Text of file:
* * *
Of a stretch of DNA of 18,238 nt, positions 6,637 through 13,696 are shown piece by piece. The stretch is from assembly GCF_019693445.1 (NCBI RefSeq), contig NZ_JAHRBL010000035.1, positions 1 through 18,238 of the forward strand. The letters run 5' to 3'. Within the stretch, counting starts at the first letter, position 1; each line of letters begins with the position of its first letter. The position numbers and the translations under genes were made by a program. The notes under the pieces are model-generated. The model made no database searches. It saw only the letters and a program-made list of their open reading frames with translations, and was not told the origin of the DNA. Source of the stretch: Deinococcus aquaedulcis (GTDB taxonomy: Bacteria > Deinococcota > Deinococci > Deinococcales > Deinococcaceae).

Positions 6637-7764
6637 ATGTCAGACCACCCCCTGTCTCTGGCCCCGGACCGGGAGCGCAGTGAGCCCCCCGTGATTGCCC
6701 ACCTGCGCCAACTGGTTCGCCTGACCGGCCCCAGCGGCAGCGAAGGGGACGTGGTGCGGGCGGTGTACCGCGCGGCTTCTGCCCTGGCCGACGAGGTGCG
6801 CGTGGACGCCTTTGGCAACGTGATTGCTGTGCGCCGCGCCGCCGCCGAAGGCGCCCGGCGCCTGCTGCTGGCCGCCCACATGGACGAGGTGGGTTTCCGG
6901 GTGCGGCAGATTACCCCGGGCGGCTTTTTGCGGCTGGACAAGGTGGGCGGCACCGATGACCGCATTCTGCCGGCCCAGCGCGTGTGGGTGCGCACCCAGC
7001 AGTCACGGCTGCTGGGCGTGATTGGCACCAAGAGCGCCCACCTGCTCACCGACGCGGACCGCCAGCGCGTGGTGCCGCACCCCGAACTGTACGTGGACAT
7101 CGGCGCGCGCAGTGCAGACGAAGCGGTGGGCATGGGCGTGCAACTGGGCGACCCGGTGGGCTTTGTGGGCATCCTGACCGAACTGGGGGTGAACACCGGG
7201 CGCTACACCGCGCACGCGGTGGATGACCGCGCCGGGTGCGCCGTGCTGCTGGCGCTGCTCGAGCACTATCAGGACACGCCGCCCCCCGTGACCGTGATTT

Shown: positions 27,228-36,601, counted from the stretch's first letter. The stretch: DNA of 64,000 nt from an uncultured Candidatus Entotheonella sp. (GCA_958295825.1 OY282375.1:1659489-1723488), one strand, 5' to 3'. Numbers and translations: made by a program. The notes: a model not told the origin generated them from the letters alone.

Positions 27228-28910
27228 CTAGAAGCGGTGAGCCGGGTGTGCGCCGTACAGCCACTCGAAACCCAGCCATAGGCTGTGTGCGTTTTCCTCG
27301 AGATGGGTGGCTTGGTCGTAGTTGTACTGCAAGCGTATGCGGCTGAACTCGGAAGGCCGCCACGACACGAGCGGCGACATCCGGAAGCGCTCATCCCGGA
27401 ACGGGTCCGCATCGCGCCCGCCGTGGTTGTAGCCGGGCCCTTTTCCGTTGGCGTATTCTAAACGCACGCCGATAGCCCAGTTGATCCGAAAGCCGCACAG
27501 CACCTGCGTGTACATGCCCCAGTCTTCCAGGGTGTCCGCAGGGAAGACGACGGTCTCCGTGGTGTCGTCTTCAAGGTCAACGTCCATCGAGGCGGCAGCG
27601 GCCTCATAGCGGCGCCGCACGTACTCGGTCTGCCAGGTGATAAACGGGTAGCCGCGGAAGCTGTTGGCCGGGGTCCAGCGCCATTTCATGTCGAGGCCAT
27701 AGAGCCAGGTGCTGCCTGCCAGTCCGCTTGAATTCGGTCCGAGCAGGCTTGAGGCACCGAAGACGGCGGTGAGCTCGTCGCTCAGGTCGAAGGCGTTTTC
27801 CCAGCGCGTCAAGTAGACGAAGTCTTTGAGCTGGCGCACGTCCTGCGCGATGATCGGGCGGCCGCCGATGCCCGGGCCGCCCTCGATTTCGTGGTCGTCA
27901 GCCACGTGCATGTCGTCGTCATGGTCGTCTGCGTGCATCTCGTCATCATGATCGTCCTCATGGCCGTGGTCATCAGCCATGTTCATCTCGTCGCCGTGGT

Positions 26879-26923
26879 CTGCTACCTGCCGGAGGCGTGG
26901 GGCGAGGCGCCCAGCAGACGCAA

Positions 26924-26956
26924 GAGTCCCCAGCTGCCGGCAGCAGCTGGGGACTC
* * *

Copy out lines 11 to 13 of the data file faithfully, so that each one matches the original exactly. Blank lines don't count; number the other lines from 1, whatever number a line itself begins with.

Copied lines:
Positions 27228-28910
27228 CTAGAAGCGGTGAGCCGGGTGTGCGCCGTACAGCCACTCGAAACCCAGCCATAGGCTGTGTGCGTTTTCCTCG
27301 AGATGGGTGGCTTGGTCGTAGTTGTACTGCAAGCGTATGCGGCTGAACTCGGAAGGCCGCCACGACACGAGCGGCGACATCCGGAAGCGCTCATCCCGGA